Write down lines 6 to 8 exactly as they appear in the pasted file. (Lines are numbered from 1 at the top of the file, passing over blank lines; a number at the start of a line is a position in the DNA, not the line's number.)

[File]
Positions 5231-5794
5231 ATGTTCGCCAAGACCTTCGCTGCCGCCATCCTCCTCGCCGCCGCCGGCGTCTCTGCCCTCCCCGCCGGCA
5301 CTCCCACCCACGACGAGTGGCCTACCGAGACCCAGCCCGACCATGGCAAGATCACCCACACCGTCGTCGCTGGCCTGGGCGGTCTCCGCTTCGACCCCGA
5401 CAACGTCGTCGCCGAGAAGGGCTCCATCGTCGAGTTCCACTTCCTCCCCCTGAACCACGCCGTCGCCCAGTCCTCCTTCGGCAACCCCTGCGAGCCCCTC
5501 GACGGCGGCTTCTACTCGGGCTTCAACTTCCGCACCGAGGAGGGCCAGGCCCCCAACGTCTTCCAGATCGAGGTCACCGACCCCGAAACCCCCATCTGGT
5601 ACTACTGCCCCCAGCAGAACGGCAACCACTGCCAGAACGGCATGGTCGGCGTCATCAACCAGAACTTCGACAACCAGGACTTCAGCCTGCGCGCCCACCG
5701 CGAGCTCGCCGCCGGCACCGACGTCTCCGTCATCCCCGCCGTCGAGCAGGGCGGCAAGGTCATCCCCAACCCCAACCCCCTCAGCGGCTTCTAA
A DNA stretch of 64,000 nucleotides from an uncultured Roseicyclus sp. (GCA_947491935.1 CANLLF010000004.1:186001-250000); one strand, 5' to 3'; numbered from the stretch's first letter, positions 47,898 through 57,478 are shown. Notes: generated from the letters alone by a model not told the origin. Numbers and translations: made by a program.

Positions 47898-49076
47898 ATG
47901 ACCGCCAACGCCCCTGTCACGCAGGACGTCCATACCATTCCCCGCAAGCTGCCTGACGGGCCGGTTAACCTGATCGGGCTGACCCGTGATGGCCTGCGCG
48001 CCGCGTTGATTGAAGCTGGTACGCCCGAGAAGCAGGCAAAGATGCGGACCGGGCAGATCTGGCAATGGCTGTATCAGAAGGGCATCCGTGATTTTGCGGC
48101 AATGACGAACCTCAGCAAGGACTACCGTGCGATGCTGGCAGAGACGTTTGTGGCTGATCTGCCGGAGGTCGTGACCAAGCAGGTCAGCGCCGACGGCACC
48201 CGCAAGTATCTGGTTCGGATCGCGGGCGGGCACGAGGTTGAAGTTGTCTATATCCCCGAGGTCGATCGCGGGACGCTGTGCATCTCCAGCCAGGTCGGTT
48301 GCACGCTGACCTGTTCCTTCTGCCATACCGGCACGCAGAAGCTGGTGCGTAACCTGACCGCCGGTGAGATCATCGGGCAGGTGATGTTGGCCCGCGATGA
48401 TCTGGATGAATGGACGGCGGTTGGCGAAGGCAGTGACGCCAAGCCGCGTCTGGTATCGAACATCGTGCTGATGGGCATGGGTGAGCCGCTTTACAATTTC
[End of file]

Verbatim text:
5601 ACTACTGCCCCCAGCAGAACGGCAACCACTGCCAGAACGGCATGGTCGGCGTCATCAACCAGAACTTCGACAACCAGGACTTCAGCCTGCGCGCCCACCG
5701 CGAGCTCGCCGCCGGCACCGACGTCTCCGTCATCCCCGCCGTCGAGCAGGGCGGCAAGGTCATCCCCAACCCCAACCCCCTCAGCGGCTTCTAA
A DNA stretch of 64,000 nucleotides from an uncultured Roseicyclus sp. (GCA_947491935.1 CANLLF010000004.1:186001-250000); one strand, 5' to 3'; numbered from the stretch's first letter, positions 47,898 through 57,478 are shown. Notes: generated from the letters alone by a model not told the origin. Numbers and translations: made by a program.